What is it about?

The purpose of this study was to examine students’ ability to use effective clinical collaboration with an online audiometric simulator in a designed scaffolded environment. Three groups were formed to achieve this goal: two control groups (one using no collaboration and one using live, face-to-face collaboration) and one treatment group using virtual collaboration.

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Why is it important?

This article gives an example of how audiometric simulations can be used to scaffold learning experiences for students and how collaboration among students impacts clinical reasoning skills in various conditions. The findings support the idea that allowing students to work together to problem solve cases with appropriate scaffolding in place can benefit learning and mastery of skills.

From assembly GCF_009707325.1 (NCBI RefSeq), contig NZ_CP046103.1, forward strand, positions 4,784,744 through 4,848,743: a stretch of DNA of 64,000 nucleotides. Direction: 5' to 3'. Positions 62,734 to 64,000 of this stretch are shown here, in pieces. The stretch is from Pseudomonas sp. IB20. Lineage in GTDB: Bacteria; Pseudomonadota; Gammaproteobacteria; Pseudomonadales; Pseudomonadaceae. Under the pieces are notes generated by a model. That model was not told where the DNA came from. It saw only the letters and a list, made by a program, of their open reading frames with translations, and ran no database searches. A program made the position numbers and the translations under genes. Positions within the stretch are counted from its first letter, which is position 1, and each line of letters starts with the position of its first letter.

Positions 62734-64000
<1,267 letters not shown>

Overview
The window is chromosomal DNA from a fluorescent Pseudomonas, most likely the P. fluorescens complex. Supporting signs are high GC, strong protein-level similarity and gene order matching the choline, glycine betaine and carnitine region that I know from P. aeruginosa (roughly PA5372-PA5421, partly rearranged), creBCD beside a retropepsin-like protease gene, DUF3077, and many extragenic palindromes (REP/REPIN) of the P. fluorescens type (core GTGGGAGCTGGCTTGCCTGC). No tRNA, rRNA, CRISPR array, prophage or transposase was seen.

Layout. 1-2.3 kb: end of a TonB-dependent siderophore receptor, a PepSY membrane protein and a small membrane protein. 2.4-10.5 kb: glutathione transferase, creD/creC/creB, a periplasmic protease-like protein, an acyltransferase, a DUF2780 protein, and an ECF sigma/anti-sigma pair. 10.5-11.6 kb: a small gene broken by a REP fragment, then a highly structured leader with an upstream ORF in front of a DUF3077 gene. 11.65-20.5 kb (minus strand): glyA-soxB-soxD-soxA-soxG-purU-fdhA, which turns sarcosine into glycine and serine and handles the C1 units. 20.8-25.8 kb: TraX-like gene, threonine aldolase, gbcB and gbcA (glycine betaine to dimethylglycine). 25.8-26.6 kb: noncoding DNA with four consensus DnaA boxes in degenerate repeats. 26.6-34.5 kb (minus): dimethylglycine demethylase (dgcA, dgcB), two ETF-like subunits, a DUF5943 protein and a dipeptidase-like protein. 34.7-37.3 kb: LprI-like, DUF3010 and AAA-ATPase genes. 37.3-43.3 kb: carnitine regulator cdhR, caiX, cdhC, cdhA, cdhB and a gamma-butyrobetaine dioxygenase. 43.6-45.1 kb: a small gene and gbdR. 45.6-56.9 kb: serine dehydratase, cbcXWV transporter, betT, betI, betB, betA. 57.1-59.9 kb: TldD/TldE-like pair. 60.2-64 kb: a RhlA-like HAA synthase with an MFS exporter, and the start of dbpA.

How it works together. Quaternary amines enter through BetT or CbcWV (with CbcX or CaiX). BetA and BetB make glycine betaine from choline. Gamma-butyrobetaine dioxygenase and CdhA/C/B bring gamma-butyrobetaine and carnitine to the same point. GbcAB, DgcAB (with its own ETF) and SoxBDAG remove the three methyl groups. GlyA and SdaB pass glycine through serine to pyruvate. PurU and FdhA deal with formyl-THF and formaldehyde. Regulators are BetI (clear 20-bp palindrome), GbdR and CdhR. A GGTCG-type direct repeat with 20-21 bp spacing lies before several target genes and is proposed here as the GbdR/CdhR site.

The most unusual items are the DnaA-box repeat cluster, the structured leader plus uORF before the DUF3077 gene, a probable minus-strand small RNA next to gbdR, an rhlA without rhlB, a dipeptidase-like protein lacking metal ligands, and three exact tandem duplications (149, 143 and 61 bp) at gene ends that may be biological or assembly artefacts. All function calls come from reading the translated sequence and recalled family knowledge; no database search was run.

This article is an example of how simulation activities can be used to assist student learning and mastery of skills.

Cynthia Richburg
Wichita State University

Read the Original

This page is a summary of: Examining Audiology Students' Clinical Collaboration Skills When Using Virtual Audiology Cases Aided With No Collaboration, Live Collaboration, and Virtual Collaboration, American Journal of Audiology, March 2022, American Speech-Language-Hearing Association (ASHA),
DOI: 10.1044/2021_aja-21-00052.
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